Friday, 16 July 2010

Gambling And The Gods

News from the BBC today that more than 5,000 arrests have been made in Asia, (China, Malaysia, Singapore and Thailand) for illegal football betting. As the article says

Gambling is mostly illegal across Asia. Despite the strict controls, though, it is hugely popular, hugely prevalent - it's just ingrained in the culture. There are calls for it to be legalised, and controlled. But that goes against some religious strictures, some social conservative strictures. They argue this is not the way they want society to go.
Clearly, if attempts have been made to fix matches or even events within matches (the so called spot-fixing), then this is cheating and needs to be addressed, but if it is individuals choosing how to spend their money, then the governments should not be involving themselves. “Religious strictures” my arse. Gambling comes as close to being a universal a trait as you can find. It is present in all major civilizations in some form or another.

Although I would hope that most people reading this blog are intelligent enough to have discarded religion from their lives (yes, there is a correlation between religiosity and intelligence), based on the IP addresses that access this blog, any readers who have not yet eliminated all gods from their belief system are most likely to worship one from an Abrahamic religion, and almost certainly the same one that their parents worship. (One's religion is very much influenced by your country of birth, and your parents' beliefs). If you are down to one god, then ask yourself why you reject the others and perhaps take that final step to atheism. It doesn’t hurt.

But until that day, it’s interesting that the Protestant and Catholic churches have very distinct views on gambling.
A strong moral opposition to gambling and lotteries has been an integral part of the Protestant movement since its inception, and many Protestants perceive gambling as a sinful activity. Although individual Protestant churches vary in the intensity with which they oppose gambling, the opposition to gambling is quite general. The largest Protestant group, the Southern Baptists, is particularly strident in their censure of gambling. In contrast, the Roman Catholic church maintains a tolerant attitude towards moderate levels of gambling and is less disapproving of gambling activities. It has even used gambling in the form of bingo and charitable gaming events as an important source of fund-raising.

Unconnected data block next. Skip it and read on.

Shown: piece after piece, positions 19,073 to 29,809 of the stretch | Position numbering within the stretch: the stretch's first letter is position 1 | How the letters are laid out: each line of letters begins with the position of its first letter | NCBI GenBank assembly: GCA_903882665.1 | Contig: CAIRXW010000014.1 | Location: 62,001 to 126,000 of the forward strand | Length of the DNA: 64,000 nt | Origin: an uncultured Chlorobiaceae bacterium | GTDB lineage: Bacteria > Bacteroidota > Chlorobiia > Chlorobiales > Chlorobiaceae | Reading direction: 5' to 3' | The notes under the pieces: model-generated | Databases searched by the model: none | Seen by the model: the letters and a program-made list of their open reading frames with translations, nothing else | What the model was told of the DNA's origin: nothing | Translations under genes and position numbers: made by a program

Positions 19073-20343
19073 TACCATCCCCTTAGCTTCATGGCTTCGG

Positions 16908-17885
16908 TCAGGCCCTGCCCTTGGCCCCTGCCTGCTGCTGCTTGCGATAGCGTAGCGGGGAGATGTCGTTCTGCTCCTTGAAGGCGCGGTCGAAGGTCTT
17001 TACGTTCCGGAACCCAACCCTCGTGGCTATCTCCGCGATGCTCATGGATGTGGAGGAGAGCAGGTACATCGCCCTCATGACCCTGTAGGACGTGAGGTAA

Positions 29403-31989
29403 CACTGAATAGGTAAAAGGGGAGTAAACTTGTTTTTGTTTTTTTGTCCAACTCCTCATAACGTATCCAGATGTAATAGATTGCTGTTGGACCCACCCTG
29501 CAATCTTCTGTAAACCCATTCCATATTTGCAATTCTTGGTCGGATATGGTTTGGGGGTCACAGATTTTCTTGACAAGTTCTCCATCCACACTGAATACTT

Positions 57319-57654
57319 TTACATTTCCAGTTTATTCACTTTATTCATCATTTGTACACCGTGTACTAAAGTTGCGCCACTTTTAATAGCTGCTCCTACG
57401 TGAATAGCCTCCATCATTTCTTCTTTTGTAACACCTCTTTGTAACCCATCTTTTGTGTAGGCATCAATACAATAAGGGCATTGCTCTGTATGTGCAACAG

The United Methodist Church’s 2004 Book of Resolutions says: “Gambling is a menace to society, deadly to the best interests of moral, social, economic, and spiritual life, and destructive of good government. As an act of faith and concern, Christians should abstain from gambling and should strive to minister to those victimized by the practice.”

The position of the Catholic Church on gambling is summarized in the New Catholic Encyclopedia: “A person is entitled to dispose of his own property as he wills. . . so long as in doing so he does not render himself incapable of fulfilling duties incumbent upon him by reason of justice or charity. Gambling, therefore, though a luxury, is not considered sinful except when the indulgence in it is inconsistent with duty.”

Further, The Catechism of the Catholic Church (2413) states: “Games of chance (card games, etc.) or wagers are not in themselves contrary to justice. They become morally unacceptable when they deprive someone of what is necessary to provide for his needs and those of others. The passion for gambling risks becoming an enslavement. Unfair wagers and cheating at games constitute grave matter, unless the damage inflicted is so slight that the one who suffers it cannot reasonably consider it significant.”

Among other prominent religious denominations in the U.S., people of Jewish faith are like Catholics and accept gambling activities more readily, while the gambling attitudes of Latter-Day Saints (Mormons) are aligned more closely with those of Protestants.
The Catholic approach to gambling (as opposed to their approach to just about everything else) seems almost sensible – gambling is fine, so long as it is with money you can afford to lose.


The Humble Sports Trader said...

"Although I would hope that most people reading this blog are intelligent enough to have discarded religion from their lives (yes, there is a correlation between religiosity and intelligence)..."

Some people are actually intelligent enough to retain an open mind and explore faith and science in equal measure, wherever it may lead them, rather than just sit back and regurgitate preposterous generalisations like these.

Stick to trading, eh? There, at least, you write with real authority.

Cassini said...

The issue I have with what you say is that faith is the antithesis of reason and it is impossible "to explore faith and science in equal measure". Scientic hypotheses can be tested - those based on faith cannot. Maintaining an open mind is healthy, but so sceptism. Just wishing that something is true, doesn't make it so.

Appreciate the comment on my trading posts though. Good luck.

Anonymous said...

If people wish to disregard the fact the writings in the Bible pre-date and often conflict with modern science, so be it, whatever.

However, being an American, it is incredibly frustrating when people wish to legislate their religious belief systems onto others while at the same time stating the USA stands for freedom and personal responsibility.

I hope you guys across the pond appreciate the freedoms we do not have here in the "land of the free." Do not take them for granted.